Three comedians walk into the National Portrait Gallery . . . and it’s up to you to decide which one of them will be featured on the museum’s Recognize wall this spring!
Last fall, the National Portrait Gallery unveiled a special wall in our galleries, called Recognize, as a place to highlight one important person in our collection as chosen by readers of Smithsonian.com. Recognize is a chance for the public to help us decide what will go on display as we continue to salute those who have had a significant effect on American politics, history, and culture. Twice a year, three people who have portraits in our collections will be presented, and members of the public will be able to vote for the portrait they would like to see in that featured spot. The candidate with the most votes will be featured on the Recognize wall.
In the inaugural round of Recognize, voters selected a portrait of Georgia O’Keeffe by Arnold Newman as the featured portrait. Now it’s time to select a new Recognize candidate, and the National Portrait Gallery is ready for your vote!
In this round, our historians and curators have selected three comedians known not only for their comedy, but also for their impact on our cultural history. What hits your funny bone—the sharp, droll humor of Ellen DeGeneres? The edgy, wry comedy of George Carlin? Or the man in the funny glasses with the quick comeback: Groucho Marx?
Cast your vote and tell us who to Recognize! Voting is open until 5:00 p.m. (ET) on February 17. The winner will be announced the following week and will go on display in late March.
George Carlin (1937–2008) was an American stand-up comedian known for his blunt and unapologetic approach to taboo subjects, including politics, language, psychology and religion. Carlin’s "Seven Words You Can Never Say on Television" routine led his arrest in 1972 for violating obscenity laws. The routine later became central to the 1978 U.S. Supreme Court case F.C.C. v. Pacifica Foundation. In a 5–4 decision, the Court affirmed the government’s power to censor material on public airwaves. Carlin was a frequent performer and guest host on "The Tonight Show" during Johnny Carson’s tenure as host. He also appeared in numerous films, including the cult classics "Bill & Ted’s Excellent Adventure" and "Bill and Ted’s Bogus Journey." He starred in the sitcom "The George Carlin Show" from 1993 to 1995 and released 14 HBO comedy specials. In 2008, Carlin was posthumously awarded the Mark Twain Prize for American Humor.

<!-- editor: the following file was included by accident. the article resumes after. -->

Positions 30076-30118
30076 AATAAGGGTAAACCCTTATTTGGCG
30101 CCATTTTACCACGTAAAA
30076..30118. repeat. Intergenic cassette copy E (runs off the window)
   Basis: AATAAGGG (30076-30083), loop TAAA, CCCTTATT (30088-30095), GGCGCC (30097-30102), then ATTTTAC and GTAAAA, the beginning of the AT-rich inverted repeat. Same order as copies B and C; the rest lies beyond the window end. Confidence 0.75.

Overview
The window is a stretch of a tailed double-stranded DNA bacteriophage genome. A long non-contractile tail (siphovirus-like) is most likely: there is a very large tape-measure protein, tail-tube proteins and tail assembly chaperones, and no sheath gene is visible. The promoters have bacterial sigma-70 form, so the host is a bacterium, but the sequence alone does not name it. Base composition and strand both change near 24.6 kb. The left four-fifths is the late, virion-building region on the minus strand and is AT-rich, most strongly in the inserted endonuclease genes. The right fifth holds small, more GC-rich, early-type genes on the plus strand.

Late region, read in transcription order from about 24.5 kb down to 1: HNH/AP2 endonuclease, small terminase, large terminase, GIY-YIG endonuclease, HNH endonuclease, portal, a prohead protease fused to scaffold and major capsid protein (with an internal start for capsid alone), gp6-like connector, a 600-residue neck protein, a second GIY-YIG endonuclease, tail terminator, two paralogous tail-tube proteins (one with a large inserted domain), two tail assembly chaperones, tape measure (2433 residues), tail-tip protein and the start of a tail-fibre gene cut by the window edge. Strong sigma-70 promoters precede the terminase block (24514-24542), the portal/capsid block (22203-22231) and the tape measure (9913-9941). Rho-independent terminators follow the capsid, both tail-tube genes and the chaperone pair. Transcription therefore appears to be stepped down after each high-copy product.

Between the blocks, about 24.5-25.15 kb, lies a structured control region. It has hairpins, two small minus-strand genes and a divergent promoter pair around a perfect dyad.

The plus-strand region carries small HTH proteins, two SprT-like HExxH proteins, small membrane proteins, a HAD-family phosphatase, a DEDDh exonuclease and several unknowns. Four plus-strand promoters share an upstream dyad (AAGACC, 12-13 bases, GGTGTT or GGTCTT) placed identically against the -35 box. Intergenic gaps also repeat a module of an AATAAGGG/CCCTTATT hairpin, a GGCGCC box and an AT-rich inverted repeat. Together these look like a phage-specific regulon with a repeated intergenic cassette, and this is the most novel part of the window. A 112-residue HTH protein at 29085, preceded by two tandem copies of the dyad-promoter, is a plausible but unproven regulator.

Ellen DeGeneres (born 1958) is an actress, comedian, talk-show host and best-selling author. She began her career as an emcee at New Orleans comedy clubs. In 1982, Showtime named her "Funniest Person in America." Following her first appearance on "The Tonight Show" in 1986, DeGeneres became the first female comedian to be invited by Johnny Carson to sit down with him after her performance. DeGeneres began her television acting career on sitcoms such as "Open House," "Laurie Hill," and "These Friends of Mine" (which was renamed "Ellen" after the first season). In 1997, she came out as a lesbian on "The Oprah Winfrey Show." That same year, her "Ellen" character also came out to a therapist (played by Oprah Winfrey). DeGeneres won an Emmy for writing the critically acclaimed episode, which was watched by 46 million viewers. DeGeneres starred in the sitcom "The Ellen Show" from 2001 to 2002. Since 2003, she has hosted the critically acclaimed daytime talk show "The Ellen DeGeneres Show." During her career, DeGeneres has won 13 Emmy Awards and 14 People’s Choice Awards, as well as numerous awards for her humanitarian work.
Julius Henry Marx, better known as Groucho Marx (1890–1977), was a quick-witted master of comedy. His fast-talking wise-guy character, prone to saucy innuendo, made him one of the biggest stars and most lauded comedians of the modern era. Marx found success on both Broadway and Hollywood. Together with his brothers Chico, Harpo, and Zeppo—collectively known as the Marx Brothers—Groucho performed in vaudeville venues and on Broadway. He went on to make 13 feature films with his brothers, although Zeppo left the ensemble in 1933 and did not appear in all of them. Groucho made another 13 films on his own, and worked as a radio comedian and host. He hosted the hit quiz show "You Bet Your Life," which aired on both radio and television. The show debuted on ABC Radio in 1947 and transitioned to NBC-TV and NBC-Radio in 1950. Because of the show’s format, it was possible to broadcast it simultaneously on radio and television. For its final season, debuting September 22, 1960, the show was renamed "The Groucho Show."